Paper 3D printing has a number of benefits that make geological mapping and wildlife conservation easier than ever before. With these techniques, 3D models of terrain can be accurately produced which are far easier to understand than a 2D map or even a computer model.
Moreover, with the ability to add color, conservationists are able to plot not only altitude, but species movement, weather, foliage and topography, making route planning and equipment preparation simpler, and reducing transport costs and unnecessary luggage.
Toys and Minifigures
On a more jovial note, paper 3D printing is a perfect way of making a range of toys, figurines and gaming components that can add a touch of personalization to any gaming session.
Whether it be action figures or accessories for children, safe playthings that won’t shatter like plastic can, or even miniatures for use in board games, paper 3D printing can create something unique and vibrant.
This also has the added benefit of increasing customization options for color and design. Making a lookalike Dungeons and Dragons avatar but with rippling muscles and a giant sword is a dream for any gamer, and can add a touch of reality to immerse yourself in.
See also: Our list of the best 3D printers for miniatures.
Part 3: The Pros and Cons of Paper 3D Printing
Almost every aspect of paper 3D printing is cheaper than any alternative you’ll find, at about 5% the cost per volume of standard 3D printers. The paper material is cheaper than plastic or metal filaments and the energy costs are lower due to the reduction in heating, using only a heat roller and laser as opposed to melting plastic or metal. This makes it one of the most cost-efficient 3D printing technologies on the market today.
Perhaps the most unique aspect of paper 3D printing is that there is infinite customizability with color. No other 3D printing method has a comparable level of flexibility in design.
Not only can paper be dyed to custom produce parts based on preference, but with SDL, colors can be changed between layers, with full color models that will bring any design to life. Depending on the product, either LOM or SDL will fulfill your needs.
Again, being set apart from other 3D printable filaments, paper 3D printing supports the use of recyclable and biodegradable material. Paper 3D printing also doesn’t involve much heating, saving energy and making it one of the cleanest methods around.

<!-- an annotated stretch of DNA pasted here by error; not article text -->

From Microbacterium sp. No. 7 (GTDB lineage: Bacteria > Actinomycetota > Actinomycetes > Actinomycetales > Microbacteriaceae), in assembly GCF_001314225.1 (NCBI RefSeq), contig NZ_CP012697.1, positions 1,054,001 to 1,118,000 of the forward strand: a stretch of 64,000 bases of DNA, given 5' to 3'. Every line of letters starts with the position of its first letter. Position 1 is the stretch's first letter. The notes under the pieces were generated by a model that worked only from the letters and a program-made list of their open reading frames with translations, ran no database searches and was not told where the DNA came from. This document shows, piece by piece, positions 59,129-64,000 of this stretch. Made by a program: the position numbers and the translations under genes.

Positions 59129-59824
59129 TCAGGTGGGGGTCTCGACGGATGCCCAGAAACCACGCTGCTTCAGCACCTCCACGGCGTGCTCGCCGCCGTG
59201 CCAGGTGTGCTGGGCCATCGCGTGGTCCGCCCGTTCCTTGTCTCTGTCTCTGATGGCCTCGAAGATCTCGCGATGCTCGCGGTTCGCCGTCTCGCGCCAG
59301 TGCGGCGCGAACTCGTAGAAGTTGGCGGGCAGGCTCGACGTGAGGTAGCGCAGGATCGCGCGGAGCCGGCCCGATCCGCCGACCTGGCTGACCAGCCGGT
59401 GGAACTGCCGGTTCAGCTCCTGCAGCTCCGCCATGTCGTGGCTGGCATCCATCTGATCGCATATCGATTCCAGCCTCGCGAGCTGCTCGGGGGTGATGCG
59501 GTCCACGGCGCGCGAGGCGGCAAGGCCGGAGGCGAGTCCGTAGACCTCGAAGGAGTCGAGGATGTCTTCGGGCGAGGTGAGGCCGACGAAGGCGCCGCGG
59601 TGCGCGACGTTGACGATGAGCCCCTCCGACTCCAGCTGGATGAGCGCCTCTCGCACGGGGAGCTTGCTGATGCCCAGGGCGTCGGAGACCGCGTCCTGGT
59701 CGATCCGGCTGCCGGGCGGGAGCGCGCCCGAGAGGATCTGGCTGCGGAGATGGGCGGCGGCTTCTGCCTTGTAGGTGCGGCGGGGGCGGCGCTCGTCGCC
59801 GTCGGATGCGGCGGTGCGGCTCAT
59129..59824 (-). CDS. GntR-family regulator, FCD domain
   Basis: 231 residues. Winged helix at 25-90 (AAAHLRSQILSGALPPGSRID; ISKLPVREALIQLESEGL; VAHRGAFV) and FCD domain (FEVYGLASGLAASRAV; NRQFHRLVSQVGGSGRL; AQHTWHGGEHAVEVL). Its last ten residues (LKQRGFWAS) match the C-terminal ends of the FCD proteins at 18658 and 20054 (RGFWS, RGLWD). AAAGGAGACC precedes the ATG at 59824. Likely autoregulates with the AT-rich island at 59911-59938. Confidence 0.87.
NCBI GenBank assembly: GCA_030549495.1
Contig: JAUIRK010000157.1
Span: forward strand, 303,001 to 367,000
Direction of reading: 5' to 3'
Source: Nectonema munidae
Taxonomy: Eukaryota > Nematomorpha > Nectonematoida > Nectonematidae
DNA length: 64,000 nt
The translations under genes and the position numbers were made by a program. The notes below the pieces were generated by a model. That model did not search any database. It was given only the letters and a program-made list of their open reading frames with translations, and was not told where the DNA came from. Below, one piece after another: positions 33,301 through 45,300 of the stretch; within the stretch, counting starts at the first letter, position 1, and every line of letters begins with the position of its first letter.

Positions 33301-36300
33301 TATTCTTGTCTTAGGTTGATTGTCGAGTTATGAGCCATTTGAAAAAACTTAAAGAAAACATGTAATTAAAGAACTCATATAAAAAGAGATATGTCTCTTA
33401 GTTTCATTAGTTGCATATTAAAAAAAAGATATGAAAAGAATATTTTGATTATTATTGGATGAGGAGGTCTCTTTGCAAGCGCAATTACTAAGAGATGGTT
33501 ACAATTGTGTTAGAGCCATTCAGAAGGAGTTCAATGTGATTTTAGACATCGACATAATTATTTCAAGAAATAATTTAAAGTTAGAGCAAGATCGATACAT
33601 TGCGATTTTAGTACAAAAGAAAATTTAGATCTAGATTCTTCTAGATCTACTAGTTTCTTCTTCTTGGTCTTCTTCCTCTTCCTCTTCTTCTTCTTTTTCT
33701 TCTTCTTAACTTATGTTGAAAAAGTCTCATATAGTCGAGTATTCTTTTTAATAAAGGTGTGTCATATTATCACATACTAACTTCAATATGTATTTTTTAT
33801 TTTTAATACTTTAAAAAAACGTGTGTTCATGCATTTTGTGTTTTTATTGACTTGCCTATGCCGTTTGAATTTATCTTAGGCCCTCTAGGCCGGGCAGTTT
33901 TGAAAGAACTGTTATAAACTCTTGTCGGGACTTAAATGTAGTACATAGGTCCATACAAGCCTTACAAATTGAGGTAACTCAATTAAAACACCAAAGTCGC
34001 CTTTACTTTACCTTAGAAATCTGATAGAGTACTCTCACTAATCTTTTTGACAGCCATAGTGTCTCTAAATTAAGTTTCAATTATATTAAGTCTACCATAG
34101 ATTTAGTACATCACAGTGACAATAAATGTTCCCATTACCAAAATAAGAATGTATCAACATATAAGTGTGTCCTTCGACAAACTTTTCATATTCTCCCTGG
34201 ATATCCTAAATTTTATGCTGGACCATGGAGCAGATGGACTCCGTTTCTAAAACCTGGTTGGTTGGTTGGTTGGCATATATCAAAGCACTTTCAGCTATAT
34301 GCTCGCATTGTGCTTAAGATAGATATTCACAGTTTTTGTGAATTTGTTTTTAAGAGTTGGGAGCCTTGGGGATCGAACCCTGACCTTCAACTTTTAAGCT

Lack of Applications
Despite the fact that 3D printed paper products are surprisingly robust and impact resistant, the biggest drawback is that there are few practical applications in which paper is a good choice.
It is biodegradable, which is helpful in being environmentally friendly, but also means that paper parts decay quicker than other materials making it less useful in industries like construction. Its weak parts are easily crushed and are therefore better suited to aesthetic prototypes rather than practical tools.
Lack of Precision
The nature of using blades and lasers to cut layers into shape means that the level of complexity possible with these techniques is drastically lowered. This means that prototypes or models with intricate designs and edges are much more difficult to produce. For producing prototypes with more complexity, using plastics or metals will produce much better results.
Conclusion: How Useful Can Paper 3D Printing Be?
Paper 3D printing has already proven useful in certain situations, but paper’s issues have hindered development. If the structural issues can be fixed, paper could be used far more in industry.
If the limitations of the design complexity can be diminished, many internal mechanical components such as cogs and pulleys can be manufactured as replacements much more quickly and cheaply. These parts experience very little stress and therefore a paper alternative would be not be required to withstand any great force. The main prohibiting factor is that these parts can often be small, with intricate edges, something that is not possible with paper at the moment.
Additionally, while paper does degrade at faster rates than plastic or metal, replacement costs will be low enough that this issue does not bear any real consequences.
The lack of strength is also a hinderance, but one that can only be managed rather than eradicated. Paper is not strong, and while post-processing treatments can help, it will never be strong enough to have industrial applications.
One interesting avenue in which paper is finding some use is fashion. Research has been conducted to explore 3D printing technology in general as a means to achieving zero emissions in the fashion and jewelry industry, and other experts have claimed that using paper 3D printing would be a benefit by rapidly and cleanly producing garment prototypes.
See also: our deep dive into the world of 3D printed fashion.
With paper 3D printing continuing to develop, perhaps it won’t be long until we see its fun and colorful potential arrive in our homes.